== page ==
In order to resolve the problem, the sisters began building a separate guesthouse in 2001, which included 24 rooms. The convent is situated in a beautiful location:  a hillside with a view of Mount Kigali and Mount Rebero. It is a perfect place for their visitors to find rest and renewal, both in body and in spirit. The centre will also provide some employment for local people, such as cooks and cleaners for example, giving them an opportunity to supplement their family income. And for the Carmelite sisters themselves the guesthouse will at the same time be a precious and much-needed source of income.

The first phase of the construction has already been completed, thanks to the help of ACN. But now the sisters need more help to complete the work. They write, “The Child Jesus is urging us to turn to you in trust and seek your help.”

We have no doubt that our benefactors will not disappoint these good nuns, and so we have already promised $133,650  to help them complete their work on this oasis of peace and prayer.

 

To make a donation by  please call: (514) 932-0552 or toll free 1-(800) 585-6333  or click the image to make a secure on-line donation.

To make a donation by please call: (514) 932-0552 or toll free 1-(800) 585-6333
or click the image to make a secure on-line donation.

 

 

Nigeria – Mass of courage

Testimony of faith in city under attack

 By John Pontifex, ACN UK

Adapted by AB Griffin, ACN Canada

More than 2,000 people in northern Nigeria risked their lives by turning out for Sunday Mass March 16, while their city was being bombed. Describing St Patrick’s Cathedral, Maiduguri, as “packed”, Father John Bakeni, the Mass celebrant, said people told him afterwards that if the attacks worsened they would prefer to die in church than anywhere else.

Sunday’s Mass took place after suspected Boko Haram extremists launched one of their biggest armed campaigns of recent months, firing rocket-propelled grenades and mounting a massive assault on a military barracks.

Hundreds died in the attacks, which were repulsed by the Nigerian military, but there were growing concerns about the government’s capacity to hold back the extremists.

In an interview Monday, March 17 with Aid to the Church in Need (ACN), Father John Bakeni said: “Yesterday morning there were a lot of bomb explosions but that did not seem to deter people from coming to church. It was a very humbling and edifying experience to see so many people at Mass. The place was packed. When it came to the homily, I said to them that there was no need to preach. I told them: ‘Your presence in such large numbers is a homily in itself.’ ”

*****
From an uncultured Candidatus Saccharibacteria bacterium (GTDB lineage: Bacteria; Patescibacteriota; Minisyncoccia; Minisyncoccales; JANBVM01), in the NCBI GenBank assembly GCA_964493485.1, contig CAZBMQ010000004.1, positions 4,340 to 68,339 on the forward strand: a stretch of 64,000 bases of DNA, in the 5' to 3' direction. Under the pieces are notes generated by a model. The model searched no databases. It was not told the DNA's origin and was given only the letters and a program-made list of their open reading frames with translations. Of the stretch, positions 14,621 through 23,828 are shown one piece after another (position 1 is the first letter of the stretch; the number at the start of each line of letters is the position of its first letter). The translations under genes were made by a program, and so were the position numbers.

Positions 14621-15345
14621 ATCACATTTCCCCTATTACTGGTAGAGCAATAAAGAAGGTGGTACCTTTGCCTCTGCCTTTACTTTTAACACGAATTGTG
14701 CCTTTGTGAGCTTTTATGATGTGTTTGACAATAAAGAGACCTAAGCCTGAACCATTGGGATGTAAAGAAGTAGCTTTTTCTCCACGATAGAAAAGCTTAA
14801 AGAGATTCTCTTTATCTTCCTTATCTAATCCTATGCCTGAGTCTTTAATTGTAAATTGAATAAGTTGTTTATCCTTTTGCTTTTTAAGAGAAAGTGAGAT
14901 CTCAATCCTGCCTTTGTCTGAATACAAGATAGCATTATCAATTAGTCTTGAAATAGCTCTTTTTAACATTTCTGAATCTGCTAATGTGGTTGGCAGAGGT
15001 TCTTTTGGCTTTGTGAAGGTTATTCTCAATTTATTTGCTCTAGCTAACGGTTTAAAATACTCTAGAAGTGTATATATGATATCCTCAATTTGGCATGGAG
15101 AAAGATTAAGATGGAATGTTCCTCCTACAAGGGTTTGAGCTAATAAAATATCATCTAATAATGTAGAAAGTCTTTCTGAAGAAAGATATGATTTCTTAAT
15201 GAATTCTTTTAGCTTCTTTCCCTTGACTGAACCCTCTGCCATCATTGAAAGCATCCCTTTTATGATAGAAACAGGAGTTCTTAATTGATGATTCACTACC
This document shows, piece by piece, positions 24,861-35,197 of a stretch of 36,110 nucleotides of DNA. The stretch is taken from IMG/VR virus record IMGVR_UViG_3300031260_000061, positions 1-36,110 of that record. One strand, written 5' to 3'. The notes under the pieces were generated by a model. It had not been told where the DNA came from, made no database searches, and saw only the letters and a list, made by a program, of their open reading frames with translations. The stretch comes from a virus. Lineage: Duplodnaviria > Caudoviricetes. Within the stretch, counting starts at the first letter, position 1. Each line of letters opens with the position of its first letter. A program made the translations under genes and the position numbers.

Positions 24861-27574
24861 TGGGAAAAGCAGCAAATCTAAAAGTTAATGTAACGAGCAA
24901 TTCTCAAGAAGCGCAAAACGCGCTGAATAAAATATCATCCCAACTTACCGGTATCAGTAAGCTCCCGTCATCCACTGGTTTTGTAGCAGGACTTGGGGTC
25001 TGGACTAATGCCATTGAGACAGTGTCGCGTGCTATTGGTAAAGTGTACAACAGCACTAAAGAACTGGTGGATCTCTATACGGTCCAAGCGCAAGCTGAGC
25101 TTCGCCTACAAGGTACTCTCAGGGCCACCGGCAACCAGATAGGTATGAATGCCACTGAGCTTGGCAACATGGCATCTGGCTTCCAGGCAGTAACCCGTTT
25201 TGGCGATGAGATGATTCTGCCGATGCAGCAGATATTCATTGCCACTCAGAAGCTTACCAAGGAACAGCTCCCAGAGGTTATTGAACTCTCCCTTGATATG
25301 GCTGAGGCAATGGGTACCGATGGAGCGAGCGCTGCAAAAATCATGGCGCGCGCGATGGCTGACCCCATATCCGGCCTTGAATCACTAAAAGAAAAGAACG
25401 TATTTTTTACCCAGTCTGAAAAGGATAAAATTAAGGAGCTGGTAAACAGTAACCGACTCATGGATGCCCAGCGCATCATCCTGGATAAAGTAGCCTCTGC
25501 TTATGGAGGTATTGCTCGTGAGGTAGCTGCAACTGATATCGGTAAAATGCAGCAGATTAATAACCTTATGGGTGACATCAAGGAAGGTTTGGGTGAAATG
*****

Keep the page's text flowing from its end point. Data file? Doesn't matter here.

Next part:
The priest ACN to call on the world to pray for the people of Nigeria: “Please pray that this violence will stop.”  In an earlier message, he described the start of the attacks early on Friday, March 14and stating: “We were greeted with the deafening sounds of bomb explosions, rocket-propelled grenades and gunfire. There was confusion and pandemonium everywhere.”

Hundreds of insurgents, dressed in military fatigues, struck at Maiduguri’s Giwa Military Barracks and succeeded in releasing fellow fighters held in the cells there. Further attacks took place against residential areas and a university campus, an assault typical of Boko Haram, which literally means “Western education is forbidden.”

“We are all living in fear, looking up to God and counting on your prayers”

Boko Haram has declared its enemies as the Nigerian government, education institutes and the Church as well as moderate Muslims.  In military clashes that went on for more than four hours, more than 200 insurgents were reported dead following a massive drive by the Nigerian military to flush them out.

But both Sunday and Monday, Father Bakeni and others reported that the enemy forces had “regrouped” and were mounting further attacks amid increasing concerns that Maiduguri was on the point of falling to the extremists.

There have been reports of “connivance” between the extremists and certain elements within the Nigerian military, which, it is claimed, explain the latter’s failure to foil the enemy.

“We are all living in fear now, looking up to God and counting on your prayers,” said Father Bakeni, “the [Nigerian] military are doing their very best but they lack modern weaponry to counter these guys who are far more sophisticated. Thank you and all those at Aid to the Church in Need for your prayers and support at this trying moment.

We really feel the strength of people’s support both within the country and outside.”

The attacks on Maiduguri coincided with violence reportedly carried out by Fulani Muslim herdsmen against Christian villages not far from Kaduna, in northern Nigeria’s Middle Belt.  At least 100 people are reported dead in the attacks on the evening of March 14.